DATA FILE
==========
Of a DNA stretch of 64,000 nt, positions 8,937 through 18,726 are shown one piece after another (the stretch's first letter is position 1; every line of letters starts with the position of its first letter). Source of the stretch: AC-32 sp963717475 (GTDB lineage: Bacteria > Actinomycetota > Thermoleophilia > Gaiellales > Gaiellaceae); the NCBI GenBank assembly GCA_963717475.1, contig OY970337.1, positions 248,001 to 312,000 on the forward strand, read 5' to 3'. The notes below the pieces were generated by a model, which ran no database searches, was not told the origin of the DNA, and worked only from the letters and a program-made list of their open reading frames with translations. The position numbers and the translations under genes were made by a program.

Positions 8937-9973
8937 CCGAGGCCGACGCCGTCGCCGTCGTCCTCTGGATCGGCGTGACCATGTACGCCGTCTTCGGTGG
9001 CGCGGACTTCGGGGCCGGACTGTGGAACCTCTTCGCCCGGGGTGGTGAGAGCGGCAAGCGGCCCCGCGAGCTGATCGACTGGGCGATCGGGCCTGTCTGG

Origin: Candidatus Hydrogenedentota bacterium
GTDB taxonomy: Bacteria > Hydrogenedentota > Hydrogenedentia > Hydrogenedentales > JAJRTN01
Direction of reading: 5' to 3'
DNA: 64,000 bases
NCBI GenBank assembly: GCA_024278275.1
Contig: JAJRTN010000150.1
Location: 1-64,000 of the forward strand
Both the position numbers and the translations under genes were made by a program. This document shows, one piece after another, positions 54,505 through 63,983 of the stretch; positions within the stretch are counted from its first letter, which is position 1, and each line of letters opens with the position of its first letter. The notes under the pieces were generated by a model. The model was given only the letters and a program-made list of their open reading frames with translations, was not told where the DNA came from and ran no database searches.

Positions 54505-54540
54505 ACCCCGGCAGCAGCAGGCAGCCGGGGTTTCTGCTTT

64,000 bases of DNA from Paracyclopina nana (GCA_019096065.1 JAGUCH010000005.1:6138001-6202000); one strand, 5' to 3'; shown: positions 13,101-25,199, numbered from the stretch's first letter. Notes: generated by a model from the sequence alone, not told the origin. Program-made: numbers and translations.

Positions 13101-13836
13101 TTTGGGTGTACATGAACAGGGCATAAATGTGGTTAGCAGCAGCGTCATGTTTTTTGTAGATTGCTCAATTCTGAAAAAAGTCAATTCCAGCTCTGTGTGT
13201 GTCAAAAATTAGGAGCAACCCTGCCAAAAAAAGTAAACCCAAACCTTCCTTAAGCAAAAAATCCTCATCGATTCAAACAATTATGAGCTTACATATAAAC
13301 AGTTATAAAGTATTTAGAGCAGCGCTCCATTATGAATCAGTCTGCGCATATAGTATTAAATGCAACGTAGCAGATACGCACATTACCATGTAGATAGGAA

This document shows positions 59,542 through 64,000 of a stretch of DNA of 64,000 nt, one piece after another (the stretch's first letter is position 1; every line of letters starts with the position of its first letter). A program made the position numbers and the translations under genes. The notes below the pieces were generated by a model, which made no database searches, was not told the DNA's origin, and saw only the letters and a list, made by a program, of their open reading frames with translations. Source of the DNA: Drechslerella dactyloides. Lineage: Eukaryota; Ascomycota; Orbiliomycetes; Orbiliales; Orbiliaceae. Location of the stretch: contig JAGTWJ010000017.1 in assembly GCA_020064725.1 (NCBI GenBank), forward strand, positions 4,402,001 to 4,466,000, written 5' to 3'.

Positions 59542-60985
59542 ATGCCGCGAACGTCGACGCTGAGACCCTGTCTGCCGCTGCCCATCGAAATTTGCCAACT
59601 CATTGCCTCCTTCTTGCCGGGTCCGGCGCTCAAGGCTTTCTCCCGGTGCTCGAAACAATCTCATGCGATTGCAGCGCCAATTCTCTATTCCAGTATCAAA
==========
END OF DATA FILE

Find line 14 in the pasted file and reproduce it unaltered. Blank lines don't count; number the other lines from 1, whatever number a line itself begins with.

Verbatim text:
54505 ACCCCGGCAGCAGCAGGCAGCCGGGGTTTCTGCTTT